1. Welcome to the new Styleforum!

    We hope you’re as excited as we are to hang out in the new place. There are more new features that we’ll announce in the near future, but for now we hope you’ll enjoy the new site.

    We are currently fine-tuning the forum for your browsing pleasure, so bear with any lingering dust as we work to make Styleforum even more awesome than it was.

    Oh, and don’t forget to head over to the Styleforum Journal, because we’re giving away two pairs of Carmina shoes to celebrate our move!

    Please address any questions about using the new forum to support@styleforum.net


    The Styleforum Team

    Dismiss Notice

The bottom of your shoes

Discussion in 'Classic Menswear' started by montecristo#4, Sep 15, 2004.

  1. T4phage

    T4phage Well-Known Member

    Nov 12, 2003
    (T4phage @ 16 Sep. 2004, 06:41) Clean the sole of your shoes, then apply warm linseed oil with a toothbrush. Â Helps waterproof the bottoms.
    Does it enhance the appearance?
    No, not really.
  2. AlanC

    AlanC Well-Known Member

    Nov 7, 2003
    Heart of America
    I've used some Obenauf's on soles before, although it will darken them some.
  3. JLibourel

    JLibourel Well-Known Member

    Aug 7, 2004
    Back when I was an Episcopalian altar boy, some of the manuals for altar boys prescribed polishing the soles of one's shoes since they would be very visible to the congregation. I seem to have the notion that the soles of formal shoes should be blackened. Otherwise I have never heard of putting polish or dressing on soles. An exception would be edge dressing, such as Allen Edmonds sells, that I put on the visible edges of my leather-soled shoes.

    Concerning putting oil on the soles of the shoes, wouldn't there be a danger that that would soften them, making them kind of "punky," hence more prone to damage or abrasion?
  4. faustian bargain

    faustian bargain Well-Known Member

    Jun 25, 2004
    Bay Area
    seems like you'd leave marks on the church carpet...maybe they wanted to keep track of where the altar boys are going.
  5. johnw86

    johnw86 Well-Known Member

    Sep 28, 2004
    When I was a young teen, I worked for one summer doing shoeshines in a barbershop...I was taught to use liquid polish (in the bottle with the attached sponge) to go around the edge of the sole and heel. [​IMG]
  6. Rabbi Mark

    Rabbi Mark Well-Known Member

    Sep 28, 2004
    Don't do it. You'll stain the carpet and after all why bother? I like the idea of an oil treatment and walking on wet sidewalks today in Manhattan I see the appeal, but polish?

    I think it would give, most of all, the impression that one doesn't walk anywhere, ever, or gets carried in a sedan chair on the rare event that one does actually leave the house. So I guess if you're going for that Last Emperor of China look, go for it.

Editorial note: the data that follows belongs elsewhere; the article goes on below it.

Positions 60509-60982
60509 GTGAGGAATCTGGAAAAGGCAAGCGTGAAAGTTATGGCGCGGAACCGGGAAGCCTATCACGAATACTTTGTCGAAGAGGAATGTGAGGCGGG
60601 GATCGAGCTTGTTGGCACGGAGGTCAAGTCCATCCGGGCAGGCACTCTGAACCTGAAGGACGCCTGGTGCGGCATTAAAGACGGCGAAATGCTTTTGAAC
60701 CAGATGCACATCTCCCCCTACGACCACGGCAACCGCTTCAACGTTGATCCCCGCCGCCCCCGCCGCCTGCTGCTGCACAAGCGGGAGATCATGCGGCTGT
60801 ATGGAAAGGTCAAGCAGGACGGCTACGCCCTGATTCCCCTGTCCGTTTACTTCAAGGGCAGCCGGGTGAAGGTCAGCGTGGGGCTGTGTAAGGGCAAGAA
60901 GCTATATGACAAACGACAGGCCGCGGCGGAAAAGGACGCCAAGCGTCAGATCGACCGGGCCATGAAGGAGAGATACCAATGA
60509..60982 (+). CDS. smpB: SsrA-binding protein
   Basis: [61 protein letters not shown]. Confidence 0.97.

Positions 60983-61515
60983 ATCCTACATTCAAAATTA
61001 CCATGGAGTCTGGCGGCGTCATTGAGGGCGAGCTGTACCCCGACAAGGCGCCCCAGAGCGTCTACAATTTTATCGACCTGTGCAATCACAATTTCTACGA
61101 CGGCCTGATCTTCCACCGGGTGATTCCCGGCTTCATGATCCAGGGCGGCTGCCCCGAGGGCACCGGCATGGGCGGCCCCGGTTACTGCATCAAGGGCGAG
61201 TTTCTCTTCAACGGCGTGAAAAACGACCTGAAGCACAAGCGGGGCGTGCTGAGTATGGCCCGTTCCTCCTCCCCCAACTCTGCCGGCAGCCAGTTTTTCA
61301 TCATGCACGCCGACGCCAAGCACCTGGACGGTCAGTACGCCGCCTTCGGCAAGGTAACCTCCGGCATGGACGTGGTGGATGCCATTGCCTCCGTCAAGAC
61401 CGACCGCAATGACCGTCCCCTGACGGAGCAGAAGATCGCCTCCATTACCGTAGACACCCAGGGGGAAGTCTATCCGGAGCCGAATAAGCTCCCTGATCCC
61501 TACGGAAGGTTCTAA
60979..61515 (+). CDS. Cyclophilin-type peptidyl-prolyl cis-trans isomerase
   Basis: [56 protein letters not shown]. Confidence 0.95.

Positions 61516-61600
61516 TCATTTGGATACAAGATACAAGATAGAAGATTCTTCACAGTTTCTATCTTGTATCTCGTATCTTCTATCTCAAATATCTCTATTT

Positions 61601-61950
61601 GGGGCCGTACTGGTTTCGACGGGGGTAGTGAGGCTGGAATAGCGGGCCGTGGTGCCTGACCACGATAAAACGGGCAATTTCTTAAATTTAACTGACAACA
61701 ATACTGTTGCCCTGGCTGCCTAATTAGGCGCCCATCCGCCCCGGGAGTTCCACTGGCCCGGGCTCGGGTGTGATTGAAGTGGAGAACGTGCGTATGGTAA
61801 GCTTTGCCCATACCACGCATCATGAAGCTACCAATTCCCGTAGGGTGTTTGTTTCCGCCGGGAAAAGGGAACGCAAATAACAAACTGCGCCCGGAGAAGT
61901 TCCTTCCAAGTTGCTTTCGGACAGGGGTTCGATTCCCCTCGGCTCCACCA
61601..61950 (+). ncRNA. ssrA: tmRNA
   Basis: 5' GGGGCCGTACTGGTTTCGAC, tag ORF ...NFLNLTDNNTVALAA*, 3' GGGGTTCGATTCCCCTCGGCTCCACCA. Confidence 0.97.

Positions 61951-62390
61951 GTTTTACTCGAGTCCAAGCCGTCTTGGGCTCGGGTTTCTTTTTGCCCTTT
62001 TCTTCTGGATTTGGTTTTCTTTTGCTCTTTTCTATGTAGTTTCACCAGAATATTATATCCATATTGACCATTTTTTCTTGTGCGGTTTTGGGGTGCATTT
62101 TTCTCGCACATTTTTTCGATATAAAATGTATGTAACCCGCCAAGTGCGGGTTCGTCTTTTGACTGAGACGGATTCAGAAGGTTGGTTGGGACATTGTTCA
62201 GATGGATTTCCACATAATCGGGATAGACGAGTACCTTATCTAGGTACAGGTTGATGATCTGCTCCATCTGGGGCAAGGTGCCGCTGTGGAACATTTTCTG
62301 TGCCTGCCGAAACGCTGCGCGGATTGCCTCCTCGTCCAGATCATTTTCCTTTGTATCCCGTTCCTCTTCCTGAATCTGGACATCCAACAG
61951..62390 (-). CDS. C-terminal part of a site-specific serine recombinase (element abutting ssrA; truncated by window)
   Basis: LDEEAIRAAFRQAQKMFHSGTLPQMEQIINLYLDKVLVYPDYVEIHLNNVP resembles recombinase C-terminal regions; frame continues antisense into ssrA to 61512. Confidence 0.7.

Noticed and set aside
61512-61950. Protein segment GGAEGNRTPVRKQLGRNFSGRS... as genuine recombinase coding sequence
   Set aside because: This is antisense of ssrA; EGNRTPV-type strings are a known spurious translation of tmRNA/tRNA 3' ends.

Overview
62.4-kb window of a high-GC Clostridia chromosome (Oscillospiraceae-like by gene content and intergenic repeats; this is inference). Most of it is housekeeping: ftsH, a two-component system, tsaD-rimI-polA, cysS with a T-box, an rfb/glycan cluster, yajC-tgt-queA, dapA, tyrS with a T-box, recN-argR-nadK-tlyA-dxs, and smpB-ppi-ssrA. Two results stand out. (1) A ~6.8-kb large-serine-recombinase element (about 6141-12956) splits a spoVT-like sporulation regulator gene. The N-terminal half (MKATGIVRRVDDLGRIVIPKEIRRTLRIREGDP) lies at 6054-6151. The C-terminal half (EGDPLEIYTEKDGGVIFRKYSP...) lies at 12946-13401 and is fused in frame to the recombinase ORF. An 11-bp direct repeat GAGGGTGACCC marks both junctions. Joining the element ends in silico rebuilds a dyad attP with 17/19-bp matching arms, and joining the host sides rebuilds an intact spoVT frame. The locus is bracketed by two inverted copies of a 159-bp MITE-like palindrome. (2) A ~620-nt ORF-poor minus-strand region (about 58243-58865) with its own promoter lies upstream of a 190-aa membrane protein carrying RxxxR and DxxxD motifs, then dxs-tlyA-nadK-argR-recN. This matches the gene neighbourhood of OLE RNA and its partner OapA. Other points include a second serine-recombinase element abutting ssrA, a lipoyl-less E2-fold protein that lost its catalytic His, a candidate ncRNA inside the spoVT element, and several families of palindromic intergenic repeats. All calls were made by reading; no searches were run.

Good thing you brought this up. Nice to see an almost universal reply on a topic of men's aesthetics.
  7. Leo Jay

    Leo Jay Well-Known Member

    Sep 28, 2004
    Strikes me as a bit effete... and, yeah -- the whole carpeting thing...
  8. A Harris

    A Harris Well-Known Member

    Jan 6, 2003
    It's more about increasing the longevity of the soles than it is about making them pretty.
  9. Carlo

    Carlo Well-Known Member

    Aug 22, 2003
    Word of extreme caution before doing this.

    In one of my genius moments I decided to do this to the bottoms of my riding boots so they would not soak in water when I was washing down a horse...

    There is a little known rule in the game of polo - if you fall off while playing (AkA unscheduled dismount) you owe the other players a case of beer. I bought 3 cases of beer after the next match when I made the only thing between me and the orthopedic surgeon slick.

    Lesson: He who mixes slippery stuff with the sole of his shoe had better expect to fall on his rear. Imagine stepping on wet pavement and landing on the back of that Super 150's suit.
  10. rws

    rws Active Member

    May 30, 2004
    Years ago, I learned that Spanish noblemen (well, at least some members of the Spanish nobility) were nearly fanatical about having the entire soles of their shoes polished. The aesthetic desire seemed to have been to present a monochrome appearance on the foot (indeed, I don't remember seeing any "spectator" shoes on noble Spanish feet.). I don't know whether this insistence is still prevalent. (My observation was made as Franco's rule was waning, at a time when many old-fashioned social rules still appertained in Spain.) But (with apologies to Mark Bateman) having one's shoes resoled with synthetics instead of leather can satisfy that aesthetic desire.

Share This Page

Styleforum is proudly sponsored by